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Design Miami 2013: What's Old Is New Again

The decorative arts sort of get a bad rap. But while everyone oohs and aahs at the blue-chip pieces for sale at Art Basel, you can't sit on a Picasso -- well, you can, but it's not going to be worth much once you stand up.

That's why Design Miami still remains an oddity amongst the satellite fairs -- it's utilitarian art. You can sit on it, eat off it, but your books on it, prop your feet up.

As we stepped inside what appeared to be a modular home installed in the middle of the tent by Galerie Patrick Seguin, we stopped a representative to ask questions.

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So is the home modular?

"Um, what do you mean?" she said in heavily accented English.

Is it customizable?

"You can change the panels."

How much would something like this go for? Half a million?

"More."

A million?

"A bit more."

She seemed genuinely shocked and embarrassed that we asked about the price, but the home, designed by Jean Prouvé in 1945, was meant to provide an affordable way to mass produce homes without losing much style in a post-war France. It seems a bit mind-boggling to see "Maison 8x8" sell for over a million dollars when you think about the house's original intention. Nevertheless, the representative told us that any interested buyer could have the home shipped to them in crates anywhere in the world.

But for those looking for something a bit more permanent, Miami developers Terra Group and former Miami Art Museum curator Terrence Riley presented "Four (4): New Visions for Living in Miami," which presented plans that were proposed for what we imagine became the Grove at Grand Bay project. The exhibit is meant to show how architects address the challenges of a certain project.

But we're here for the furniture. One thing we noticed this year was the use of organic materials -- wood, stone, mother of pearl -- and how most of it was left to look like its source. Wood pieces highlighted their own imperfections, while some jagged edges were left untouched on stone tables and chairs.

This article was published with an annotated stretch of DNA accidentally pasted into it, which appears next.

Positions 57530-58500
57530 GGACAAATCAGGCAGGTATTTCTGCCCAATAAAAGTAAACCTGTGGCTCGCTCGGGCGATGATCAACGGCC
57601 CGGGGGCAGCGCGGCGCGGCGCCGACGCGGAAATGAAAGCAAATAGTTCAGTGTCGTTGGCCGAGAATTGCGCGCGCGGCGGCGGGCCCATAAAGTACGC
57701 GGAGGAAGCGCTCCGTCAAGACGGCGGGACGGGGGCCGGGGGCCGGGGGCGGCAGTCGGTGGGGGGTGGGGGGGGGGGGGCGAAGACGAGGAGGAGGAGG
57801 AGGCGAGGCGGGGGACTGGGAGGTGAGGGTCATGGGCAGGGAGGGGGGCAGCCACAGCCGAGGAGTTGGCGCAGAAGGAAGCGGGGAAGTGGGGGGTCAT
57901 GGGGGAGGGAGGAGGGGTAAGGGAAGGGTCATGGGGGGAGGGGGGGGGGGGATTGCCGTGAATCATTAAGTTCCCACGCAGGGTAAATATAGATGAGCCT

Los Angeles' Industry Gallery's offerings by Benjamin Rollins Caldwell focused on using 21st century material -- in his case, recycled computer parts -- to create furniture. Make no mistake, Caldwell isn't trying to hide the fact that you're probably sitting on your old motherboard. If the artist name sounds familiar, you've got Lady Gaga to thank for that. After sitting on one of his chairs for a promotional picture for her latest album Artpop, the newly minted matron of the arts had his "Binary Room" on display at her Artrave event last month in Brooklyn.

Also catching our eyes was the lawn furniture by Walter Lamb. Made around the 1950s, the pieces -- made of rope and bronze -- look contemporary by today's standards. Lamb was vastly ahead of his time, and the furniture, which looks better suited to be displayed in a museum than, say, your patio, still seems both utilitarian and thoughtfully designed using salvaged materials.

"Oh my god, if the Everglades were like this, I would really love it." The most asinine comment came from a lady at the Swarovski display by Guilherme Torres. "Mangue Groove" was inspired by the Brazilian mangrove forests, but seems to fit South Florida well; mangroves are some of nature's most beautiful creations, after all.

As we made our way out of the tent, we took a look at entrance created by formlessfinder. TENT PILE is essentially a big pile of sand, which is meant to convey sustainability and the idea of using raw materials in their natural form. Having seen several past entrances created for the fair, we can't exactly say this is our favorite, but it was interesting to see the perplexing looks on people's faces as they looked in. So, mission accomplished?

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